The Dual Status Of Israel In Romans 11:28 -- By: Matt Waymeyer

Journal: Masters Seminary Journal
Volume: TMSJ 16:1 (Spring 2005)
Article: The Dual Status Of Israel In Romans 11:28
Author: Matt Waymeyer


The Dual Status Of Israel In Romans 11:28

Matt Waymeyera

Three major views of the identity of “all Israel” in Rom 11:26 have concluded that “all Israel” refers to the church, to the elect remnant of believing Jews during the present age, and to the ethnic nation of Israel. Romans 11:28 is an often neglected verse that helps in determining which of the views is correct, because the pronoun “they” in v. 28 refers to the same people as the “all Israel” of v. 26. Since context requires that the pronoun “you” in v. 28 refers to Gentiles, the “enemies” and the “they” of v. 28 must be ethnic Jews, thereby eliminating the possibility of “all Israel” being the church. The two clauses in v. 28 describe what is true of ethnic Israel at the same time, not one condition prior to Israel’s salvation and another subsequent to that salvation. That eliminates the view that “all Israel” depicts an elect remnant of believing Jews, because they could hardly be enemies according to the gospel after becoming believers. The view that “all Israel” is the ethnic nation of Israel has v. 28 speaking of Israel’s dual status: simultaneously they are enemies according to the gospel and beloved because of the fathers. In her current rejection of Christ, the nation still enjoys the irrevocable corporate election by God. That identification of “all Israel” is therefore correct.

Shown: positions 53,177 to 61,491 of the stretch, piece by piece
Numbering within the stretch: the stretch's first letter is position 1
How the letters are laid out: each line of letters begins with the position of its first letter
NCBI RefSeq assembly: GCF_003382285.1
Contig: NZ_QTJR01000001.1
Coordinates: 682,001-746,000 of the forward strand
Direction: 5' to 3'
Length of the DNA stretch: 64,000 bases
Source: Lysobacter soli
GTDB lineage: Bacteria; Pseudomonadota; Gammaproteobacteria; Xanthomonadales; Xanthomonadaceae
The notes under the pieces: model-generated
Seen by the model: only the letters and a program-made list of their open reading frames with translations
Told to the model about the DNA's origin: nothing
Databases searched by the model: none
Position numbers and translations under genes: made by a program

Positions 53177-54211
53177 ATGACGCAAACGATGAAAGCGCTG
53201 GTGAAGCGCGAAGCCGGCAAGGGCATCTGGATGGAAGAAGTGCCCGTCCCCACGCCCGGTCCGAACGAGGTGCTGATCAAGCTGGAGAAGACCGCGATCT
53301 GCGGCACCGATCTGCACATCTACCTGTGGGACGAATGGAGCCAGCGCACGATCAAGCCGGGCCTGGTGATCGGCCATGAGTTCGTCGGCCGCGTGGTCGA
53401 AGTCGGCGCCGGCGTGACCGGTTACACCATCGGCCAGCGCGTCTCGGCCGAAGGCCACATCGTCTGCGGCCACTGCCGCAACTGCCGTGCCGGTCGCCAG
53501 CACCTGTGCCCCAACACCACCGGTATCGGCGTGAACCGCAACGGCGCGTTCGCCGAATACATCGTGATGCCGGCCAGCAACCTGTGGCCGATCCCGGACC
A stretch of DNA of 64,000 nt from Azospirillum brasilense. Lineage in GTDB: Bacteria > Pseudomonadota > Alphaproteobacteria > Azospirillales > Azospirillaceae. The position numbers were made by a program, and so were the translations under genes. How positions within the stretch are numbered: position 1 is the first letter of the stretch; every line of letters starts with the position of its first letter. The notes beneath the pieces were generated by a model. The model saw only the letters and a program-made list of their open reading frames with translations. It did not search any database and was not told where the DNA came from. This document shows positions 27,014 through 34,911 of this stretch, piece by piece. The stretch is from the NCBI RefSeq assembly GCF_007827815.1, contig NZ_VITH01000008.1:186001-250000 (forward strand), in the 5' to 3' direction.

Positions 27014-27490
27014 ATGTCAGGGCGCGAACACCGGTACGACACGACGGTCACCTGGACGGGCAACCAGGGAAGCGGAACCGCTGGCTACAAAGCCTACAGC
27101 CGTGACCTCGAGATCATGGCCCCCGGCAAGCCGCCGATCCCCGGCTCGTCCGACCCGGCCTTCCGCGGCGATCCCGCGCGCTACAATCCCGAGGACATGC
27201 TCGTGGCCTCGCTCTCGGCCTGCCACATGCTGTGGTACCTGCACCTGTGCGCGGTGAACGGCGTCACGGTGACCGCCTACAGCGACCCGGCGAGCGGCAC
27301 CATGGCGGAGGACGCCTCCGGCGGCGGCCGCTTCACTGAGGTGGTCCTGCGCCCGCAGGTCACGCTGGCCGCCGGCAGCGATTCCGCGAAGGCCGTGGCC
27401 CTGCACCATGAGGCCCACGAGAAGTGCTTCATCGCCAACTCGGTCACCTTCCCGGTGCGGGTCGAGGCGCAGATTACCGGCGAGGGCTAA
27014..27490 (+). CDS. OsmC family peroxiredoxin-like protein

* * * * *

The role of the nation Israel in the redemptive plan of God is a significant issue, and one that has received much attention through the years. A fundamental question in the discussion involves the future of Israel and whether or not she has a future. According to Herman Ridderbos, “The church … as the people of the New Covenant has taken the place of Israel, and national Israel is nothing other than the empty shell from which the pearl has been removed and which has lost its function in the history of redemption.”1 In similar fashion, Bruce K. Waltke asserts that “national Israel and its law have been permanently replaced by the church and the

New Covenant.”2

Is this true? Did Israel permanently forfeit her privileged status by rejecting the Messiah and the gospel...

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